Readers of this blog may recall guest contributions in creative writing earlier posted by Ewan Turner, my son. In 2012 he posted “My Father the Returner,” which won a Scholastic Writing Award and “A Game of Catch Among Friends.”
Ewan’s new contribution is a short story narrated by a troubled physician from an earlier era.
A Horror in Body and Thought
E. Turner, M.D. • February 6th, 1887
I shall not profane my medical standing to suggest that the findings in this case have not utterly altered the fabric of my human understanding. The experience I am about to relate fills me with great disquiet, given the outcome of several manifestations that have recently come to light. By nature, I am a skeptic, accepting only reasoned rationale and employ it to detect certain self-induced psychoses. Much discussion of noteworthy events are unproven and thoroughly unbelievable, and yet there are credulous souls who give ear to these unsubstantiated claims. The border of the dream state and that of the waking is often hard to fully determine or detect so I doubt many of the stories that circulate in this age.
But I remain open minded nonetheless and in that may lie my weakness and naiveté. Most in the field of evidence-based inquiry are fortressed away from elements of order that can be called “supernatural” or “mystical.” That nomenclature is loaded with distasteful connotations and does not accurately do justice to the experiences of sensible people like myself who have seen with keen eyes the wonders, nay the horrors of the ethereal occult. The limits of my credulity have been so fantastically strained that I have soberly considered acquiring an occupation at a desk because the effects of this study have been so shattering. My composure is broken and my will remains tied to what transpired, for you see it did not take long for my serenity to wither and die. To fully articulate this transformative instance I must begin at the very moment when our subject entered my life.
His name was Mr. Malcolm Atherton, an emaciated wreck of a man, bent, gaunt and lacking in all colorful flashes of innocence. His shoulders were submerged deep below his creased neck, his posture that of a man with the load of an entire nation upon him. In all of the streets of New York never had I seen such an astounding labor of deficient breath. His eyes were rimmed with what looked like grey charcoal and his hair was a wispy collection of black strands that barely clung to his scalp. As he entered our offices he cried out for assistance in a derisive gurgle that at first shocked the nurse by the door. She grabbed his arm in a hurried motion while her partner called for my assistant and I. Noticing the commotion I rushed over to assist my colleagues and was beset by this ever more frightening sight. Atherton’s legs had given way under the extreme weight that assaulted him, collapsing him in a crumpled heap upon the floor. Drool bubbled at the corners of his mouth and a foul stench seemed to rise off his back. It was a smell so indescribably horrific that it shook the fortitudes of my person. It was the odor of some inhuman dread, the like of which I had not sensed in all my waking years. I could not even begin to articulate the premonitions of malevolence that seemed to radiate off the shrunken frame of this pathetic man.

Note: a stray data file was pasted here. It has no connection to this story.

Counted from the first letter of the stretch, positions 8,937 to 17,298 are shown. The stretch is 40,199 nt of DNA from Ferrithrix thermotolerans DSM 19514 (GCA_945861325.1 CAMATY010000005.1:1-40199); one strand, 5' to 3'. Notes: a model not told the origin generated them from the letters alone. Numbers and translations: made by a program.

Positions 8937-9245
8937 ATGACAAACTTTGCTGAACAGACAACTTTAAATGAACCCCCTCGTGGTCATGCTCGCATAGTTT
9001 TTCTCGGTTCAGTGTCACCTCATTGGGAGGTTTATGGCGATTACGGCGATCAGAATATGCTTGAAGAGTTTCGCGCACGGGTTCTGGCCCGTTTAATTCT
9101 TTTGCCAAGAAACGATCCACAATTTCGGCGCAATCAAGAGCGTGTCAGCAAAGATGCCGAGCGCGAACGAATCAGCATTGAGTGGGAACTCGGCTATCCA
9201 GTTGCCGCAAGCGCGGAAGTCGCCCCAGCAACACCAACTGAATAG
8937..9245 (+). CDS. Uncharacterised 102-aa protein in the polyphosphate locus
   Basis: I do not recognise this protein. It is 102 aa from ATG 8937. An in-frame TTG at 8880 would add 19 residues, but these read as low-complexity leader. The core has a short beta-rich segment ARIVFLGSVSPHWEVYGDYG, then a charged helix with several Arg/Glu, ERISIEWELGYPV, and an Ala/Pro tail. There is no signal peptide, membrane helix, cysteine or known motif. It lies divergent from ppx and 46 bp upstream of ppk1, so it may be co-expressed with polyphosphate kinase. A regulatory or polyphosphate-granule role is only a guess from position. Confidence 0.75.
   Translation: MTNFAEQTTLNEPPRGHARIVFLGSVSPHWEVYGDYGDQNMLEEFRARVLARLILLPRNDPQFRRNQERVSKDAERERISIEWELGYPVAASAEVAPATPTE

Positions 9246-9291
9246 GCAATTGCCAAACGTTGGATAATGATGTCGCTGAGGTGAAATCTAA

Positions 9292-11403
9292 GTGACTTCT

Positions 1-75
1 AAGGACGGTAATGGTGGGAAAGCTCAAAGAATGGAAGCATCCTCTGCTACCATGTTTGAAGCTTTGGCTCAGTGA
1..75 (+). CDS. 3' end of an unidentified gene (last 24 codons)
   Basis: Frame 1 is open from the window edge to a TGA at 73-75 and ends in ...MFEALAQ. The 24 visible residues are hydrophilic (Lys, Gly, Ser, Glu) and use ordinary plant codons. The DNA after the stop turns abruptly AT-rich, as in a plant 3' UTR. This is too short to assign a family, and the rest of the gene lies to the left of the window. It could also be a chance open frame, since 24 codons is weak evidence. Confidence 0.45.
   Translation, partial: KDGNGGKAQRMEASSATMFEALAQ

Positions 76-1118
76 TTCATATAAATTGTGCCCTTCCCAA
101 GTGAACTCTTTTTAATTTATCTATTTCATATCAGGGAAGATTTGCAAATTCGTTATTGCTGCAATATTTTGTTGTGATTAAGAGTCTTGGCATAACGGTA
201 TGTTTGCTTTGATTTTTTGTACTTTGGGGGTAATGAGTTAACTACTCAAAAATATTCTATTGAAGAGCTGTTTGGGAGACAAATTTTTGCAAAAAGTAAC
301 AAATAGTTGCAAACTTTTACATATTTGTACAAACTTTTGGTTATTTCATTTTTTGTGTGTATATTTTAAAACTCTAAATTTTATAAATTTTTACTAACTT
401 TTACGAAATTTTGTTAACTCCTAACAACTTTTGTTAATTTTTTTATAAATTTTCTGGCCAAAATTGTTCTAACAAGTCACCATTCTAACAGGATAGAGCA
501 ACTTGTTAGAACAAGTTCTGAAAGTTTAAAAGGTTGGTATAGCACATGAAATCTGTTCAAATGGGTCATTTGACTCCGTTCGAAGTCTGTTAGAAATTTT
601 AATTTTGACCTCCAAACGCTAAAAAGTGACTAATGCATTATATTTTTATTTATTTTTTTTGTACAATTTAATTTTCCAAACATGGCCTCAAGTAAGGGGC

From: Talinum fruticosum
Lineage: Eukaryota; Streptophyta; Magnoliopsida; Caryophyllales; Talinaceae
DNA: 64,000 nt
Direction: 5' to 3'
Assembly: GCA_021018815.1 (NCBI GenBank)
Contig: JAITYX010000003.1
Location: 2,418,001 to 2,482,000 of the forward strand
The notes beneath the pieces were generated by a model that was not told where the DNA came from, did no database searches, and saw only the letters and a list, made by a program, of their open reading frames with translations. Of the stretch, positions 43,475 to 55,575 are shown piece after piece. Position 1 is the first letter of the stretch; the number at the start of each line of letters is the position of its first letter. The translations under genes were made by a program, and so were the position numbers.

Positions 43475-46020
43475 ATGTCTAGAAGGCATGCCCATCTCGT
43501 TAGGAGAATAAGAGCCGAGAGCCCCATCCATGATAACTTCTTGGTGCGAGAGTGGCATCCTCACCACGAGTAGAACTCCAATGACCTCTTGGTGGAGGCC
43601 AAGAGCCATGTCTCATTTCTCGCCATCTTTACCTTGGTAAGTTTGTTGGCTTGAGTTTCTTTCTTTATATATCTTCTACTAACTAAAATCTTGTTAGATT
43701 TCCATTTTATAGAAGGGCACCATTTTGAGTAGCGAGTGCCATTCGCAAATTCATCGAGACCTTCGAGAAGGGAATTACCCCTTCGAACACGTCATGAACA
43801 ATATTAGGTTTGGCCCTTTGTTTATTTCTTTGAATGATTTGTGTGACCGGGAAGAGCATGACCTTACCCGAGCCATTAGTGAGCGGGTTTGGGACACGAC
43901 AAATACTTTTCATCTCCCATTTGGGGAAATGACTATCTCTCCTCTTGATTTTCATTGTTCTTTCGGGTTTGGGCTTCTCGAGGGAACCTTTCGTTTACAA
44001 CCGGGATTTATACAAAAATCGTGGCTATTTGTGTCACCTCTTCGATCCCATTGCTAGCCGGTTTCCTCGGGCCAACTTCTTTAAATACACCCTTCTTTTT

Wasting no time we hauled him onto an examination table and hoped to pinpoint the exact cause of his astonishingly decrepit situation. My assistant sent for the police as I made desperate attempts to glean any information from the one lying before me. I asked him his name and with a choked murmur he said:
“Malcolm Atherton. Good sir, there is something evil gnawing at my heart.”
I was visibly taken aback, never had I heard uttered words like these from a patient. Many I have dealt with have not been lucid but this man seemed to be in a realm beyond lucidity and psychosis. He remained in a state between death and life, clung to by whatever malcontented plague had found him.
“What evil?” I hurriedly asked.
“It must be removed! It must be removed!” He shouted, his voice howling in torment. His eyes rolled back in their sockets and his breath mounted to a galloping pace when suddenly his body shuddered as if a light had been quenched from within. He began to convulse on the table, his body losing all semblance of control. And then as fast as it had overcome him it stopped. He became still, his breath less rapid and his heartbeat less quickened. He remained lying unconscious but visibly alive and seemingly freed momentarily of the earlier distress.
The patient remained comatose while the police arrived. To my surprise Malcolm Atherton was well known to them by reputation. I was informed that he was born on July 6th 1865 in Providence. For a time he was greatly ambitious and interested in the exploration of the unknown world. Archeology was his profession, dealing in the forgotten sarcophagi of the Egyptian pharaohs. Atherton had recently returned from an ill-fated expedition to the tomb of Sekhemkhet II or Sekhemkhet the Great, as he is called his admirers to claim the jewels said to be stored in his sepulchre. Funded by the Egyptology wing of the American Museum of Natural History, Atherton left with twenty companions and had returned with a mere eight. Nile Virus was the probable cause of these numerous deaths but the survivors suspected their comrades had been felled by forces unknown to all manner of natural law. I have since read over Atherton’s notes and concluded that articulating the precise moment of infestation would be futile and impossible. The origin of this ailment is so unknown and malignant that I cannot with clear conscience provide my own impoverished theories.
In sincerity, the truth is so foul and wicked that men of my profession would quail at its revelation, seeing it shake the foundations of all known medical inquiry. All I can in exact certainty relate is the following: On a dark North African night our patient was exploring the southern end of the Pharaoh’s tomb when he came upon a sunken statuette embedded in the center wall of the crypts’ treasure chamber. It seemed to be a carven idol whose depiction was unlike anything known to even the most erudite Egyptologists. In no way did it resemble any of the known deities of the Nile or Nubia and for a time Atherton believed he had stumbled upon a secret religion whose very existence was unknown to all form of scholarly academics. The hieroglyphic markings were utterly foreign and the image was as hideous as it was ominously foreboding. But Atherton in his foolishness ignored the obvious malevolence of the idol and secreting it in his luggage, brought it back to New York.